How To Compost Without a Garden or Yard

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written by:  Kaedyn Lashway

editor's note:

We always see advice to compost, but I thought I would tailor that to those of us who live in smaller spaces to account for the challenges we might encounter.

Choosing to compost our food scraps seems obvious to those who are on a journey of living more sustainably. If you have a garden to throw food scraps in or a compost bin that is picked up weekly, it’s a simple task! Yet, for many of us living in small spaces, it doesn’t seem feasible.

Composting shouldn’t be confined to those with outdoor spaces to do it and it doesn’t have to be either! If you live in a small space, don’t fret, you can still compost. It will look different, but it’s possible. Below is an overview of composting, the benefits of composting and tangible ways you can compost in your apartment.

What is Composting?

Composting is the natural process of recycling organic matter – like fruit and vegetable scraps or yard waste – that decomposes. It’s used as fertilizer for your plants and it’s a great alternative to throwing all our food scraps into the trash.

When you throw your food scraps into the trash, it ends up in the landfill. While the mixed waste decomposes in the landfill, it creates the perfect equation for the greenhouse gas, methane, to be created and released into the atmosphere. According to the US Environmental Protection Agency, landfills are the third-largest source of methane in the US which makes it even more tempting to try to compost!

If this isn’t motivation enough, keep reading to learn about more benefits of composting.

Benefits of Composting

Besides lowering your carbon footprint, composting has many more environmental benefits. Zero-waste might not seem ideal for all of us, but when you consider all the things you could compost, it seems more doable than ever. Besides food scraps, you can compost paper, teabags, plant prunings, eggshells, cardboard egg boxes, used coffee grounds, and fruit preserves like jam! There goes your taking out the trash twice a week. 

The most obvious benefit of composting is the fertilizer it creates. Even in small places, many of us have house plants or small gardens that can benefit from the nutrient-rich, homemade fertilizer. It keeps you from having to pay for it and reduces the need for synthetic fertilizer. By adding compost to your plants, it helps retain more water which reduces water waste and your water bill! Depending on the plant, you can add a small amount of fertilizer as often as 2 weeks to every 4 months.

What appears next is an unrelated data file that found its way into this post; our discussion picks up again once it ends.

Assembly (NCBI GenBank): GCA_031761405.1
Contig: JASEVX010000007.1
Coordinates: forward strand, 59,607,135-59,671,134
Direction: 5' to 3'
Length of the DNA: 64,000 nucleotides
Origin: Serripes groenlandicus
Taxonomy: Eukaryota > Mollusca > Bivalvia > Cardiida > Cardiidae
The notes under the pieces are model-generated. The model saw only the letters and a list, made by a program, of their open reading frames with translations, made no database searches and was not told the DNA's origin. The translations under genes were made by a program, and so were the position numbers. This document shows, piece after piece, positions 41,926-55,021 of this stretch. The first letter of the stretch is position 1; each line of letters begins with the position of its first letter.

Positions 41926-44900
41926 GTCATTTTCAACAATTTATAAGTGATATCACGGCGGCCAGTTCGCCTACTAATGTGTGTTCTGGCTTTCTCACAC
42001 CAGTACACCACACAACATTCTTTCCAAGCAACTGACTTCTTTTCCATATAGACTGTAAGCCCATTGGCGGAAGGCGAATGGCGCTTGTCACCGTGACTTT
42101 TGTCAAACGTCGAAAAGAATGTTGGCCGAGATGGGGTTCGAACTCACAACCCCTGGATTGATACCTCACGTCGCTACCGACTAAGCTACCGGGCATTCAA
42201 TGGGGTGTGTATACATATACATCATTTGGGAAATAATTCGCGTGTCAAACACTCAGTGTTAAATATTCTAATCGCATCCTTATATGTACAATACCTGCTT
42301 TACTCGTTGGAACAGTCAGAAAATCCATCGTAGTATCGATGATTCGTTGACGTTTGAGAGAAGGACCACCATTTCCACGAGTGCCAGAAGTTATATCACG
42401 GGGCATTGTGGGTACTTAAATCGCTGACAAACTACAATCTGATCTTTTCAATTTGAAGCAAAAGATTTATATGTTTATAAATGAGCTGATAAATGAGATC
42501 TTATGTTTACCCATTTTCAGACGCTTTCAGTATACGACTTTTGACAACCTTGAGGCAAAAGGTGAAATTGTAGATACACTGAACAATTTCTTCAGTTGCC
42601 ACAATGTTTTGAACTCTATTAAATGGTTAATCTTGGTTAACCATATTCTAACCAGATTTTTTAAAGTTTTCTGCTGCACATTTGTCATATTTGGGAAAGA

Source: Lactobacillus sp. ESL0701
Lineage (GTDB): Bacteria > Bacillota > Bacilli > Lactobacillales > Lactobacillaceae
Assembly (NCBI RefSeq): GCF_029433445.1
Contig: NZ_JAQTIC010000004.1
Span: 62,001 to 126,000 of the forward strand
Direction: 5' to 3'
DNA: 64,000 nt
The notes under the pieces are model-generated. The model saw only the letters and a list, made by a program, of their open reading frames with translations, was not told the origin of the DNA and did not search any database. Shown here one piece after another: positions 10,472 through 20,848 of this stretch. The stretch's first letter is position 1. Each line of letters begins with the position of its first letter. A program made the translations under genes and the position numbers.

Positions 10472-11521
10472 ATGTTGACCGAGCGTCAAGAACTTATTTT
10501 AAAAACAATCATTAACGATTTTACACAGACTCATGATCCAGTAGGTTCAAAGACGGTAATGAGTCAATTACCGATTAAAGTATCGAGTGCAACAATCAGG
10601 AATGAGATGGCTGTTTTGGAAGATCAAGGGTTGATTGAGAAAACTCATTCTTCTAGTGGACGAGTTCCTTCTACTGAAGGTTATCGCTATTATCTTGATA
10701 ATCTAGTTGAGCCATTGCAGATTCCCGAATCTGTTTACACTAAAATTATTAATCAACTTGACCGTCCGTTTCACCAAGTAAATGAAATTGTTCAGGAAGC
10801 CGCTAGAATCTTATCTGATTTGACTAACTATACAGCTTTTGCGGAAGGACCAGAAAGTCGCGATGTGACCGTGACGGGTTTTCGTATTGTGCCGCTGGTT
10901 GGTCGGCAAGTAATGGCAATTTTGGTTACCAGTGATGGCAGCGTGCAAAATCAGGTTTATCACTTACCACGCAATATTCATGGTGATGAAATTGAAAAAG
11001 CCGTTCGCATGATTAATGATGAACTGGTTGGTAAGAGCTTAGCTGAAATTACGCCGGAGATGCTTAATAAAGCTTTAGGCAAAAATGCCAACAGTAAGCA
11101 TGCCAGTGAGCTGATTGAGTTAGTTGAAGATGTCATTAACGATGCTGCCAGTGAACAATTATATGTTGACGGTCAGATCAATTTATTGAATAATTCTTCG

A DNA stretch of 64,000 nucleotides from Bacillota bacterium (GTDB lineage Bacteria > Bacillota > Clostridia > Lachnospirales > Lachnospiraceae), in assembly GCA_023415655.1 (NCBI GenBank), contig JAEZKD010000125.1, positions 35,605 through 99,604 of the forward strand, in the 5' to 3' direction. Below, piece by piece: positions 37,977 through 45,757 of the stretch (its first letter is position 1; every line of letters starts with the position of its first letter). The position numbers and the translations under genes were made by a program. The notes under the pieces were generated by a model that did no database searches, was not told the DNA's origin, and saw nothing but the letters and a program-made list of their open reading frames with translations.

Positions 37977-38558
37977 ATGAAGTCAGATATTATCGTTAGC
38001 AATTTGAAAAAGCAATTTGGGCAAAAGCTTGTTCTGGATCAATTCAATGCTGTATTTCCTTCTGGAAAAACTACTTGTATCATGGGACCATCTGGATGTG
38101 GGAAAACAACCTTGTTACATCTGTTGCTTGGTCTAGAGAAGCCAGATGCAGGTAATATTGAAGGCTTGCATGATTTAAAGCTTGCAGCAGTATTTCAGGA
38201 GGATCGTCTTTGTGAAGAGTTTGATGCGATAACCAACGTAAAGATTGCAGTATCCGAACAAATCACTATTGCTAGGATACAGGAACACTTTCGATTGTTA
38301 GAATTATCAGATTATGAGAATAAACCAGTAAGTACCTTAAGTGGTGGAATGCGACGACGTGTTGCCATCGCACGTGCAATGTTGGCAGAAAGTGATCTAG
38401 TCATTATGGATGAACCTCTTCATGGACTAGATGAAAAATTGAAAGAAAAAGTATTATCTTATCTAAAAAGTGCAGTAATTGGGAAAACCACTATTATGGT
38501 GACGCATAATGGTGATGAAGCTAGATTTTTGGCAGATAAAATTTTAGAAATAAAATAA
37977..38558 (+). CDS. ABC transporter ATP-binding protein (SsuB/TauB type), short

Many people might think having a compost in a small space will make it smell like decomposing food. When actually, composting inside smells better than throwing it in your trashcan. It has an earthy smell, but it isn’t overpowering.

Composting in Small Spaces

There are several ways you can compost inside your apartment, small space, or area without a garden or backyard.

  1. Worm Composting Bin: This is one of the most cost-effective ways to compost in a small space because it doesn’t take up a lot of room and is relatively low-maintenance. Grab any 10-gallon plastic bin you want, add some damp newspaper, and throw a couple cups of soil on top to cover the newspaper. Then put your red-wiggle worms (it has to be these ones) in and slowly add food scraps. You don’t want to add too many food scraps, but you can freeze your food scraps until your worms are ready for more. It takes a couple weeks to decompose.  Read an in depth explanation on how to make a worm compost at home here or you can buy a premade worm composter. 
  2. Bokashi: The Bokashi Composter is a container you can order online and it has a unique method to compost your scraps. It creates a nutritious tea by fermenting your compost which can be used as a fertilizer. The Bokashi actually breaks down more than what you can typically compost like bones, meat, and dairy products.  The downside with this is after the tea-like fertilizer is created, you have some remnants that need to be dealt with. These would probably end up in the trash. 
  3. Electric Food Digester: This is going to be the most expensive option for indoor composting, an electric composter. You can put all your food into the waste bucket – cooked or uncooked. Make sure the composter is on, then put the waste bucket inside, lock it, and begin processing. When it’s done, you can take the fertilizer and add it to your plants just like you would with the worm compost and Bokashi.
  4. Community or School Garden: One of the easiest ways to compost in your home is to have a regular counter compost bin with some compostable bags to line it before adding your food scraps. When you are ready to dispose of your compost, you can bring it to a local community or school garden. Even though we don’t have a plot there, they have been happy to accept our compost. Just double-check with the manager of the garden before you bring your compost.

No matter how you choose to compost, just remember it takes time to learn what will work for you, and the benefits of it far outweigh the work it takes to compost in our small spaces like apartments.

written by:  Kaedyn Lashway

editor's note:

We always see advice to compost, but I thought I would tailor that to those of us who live in smaller spaces to account for the challenges we might encounter.

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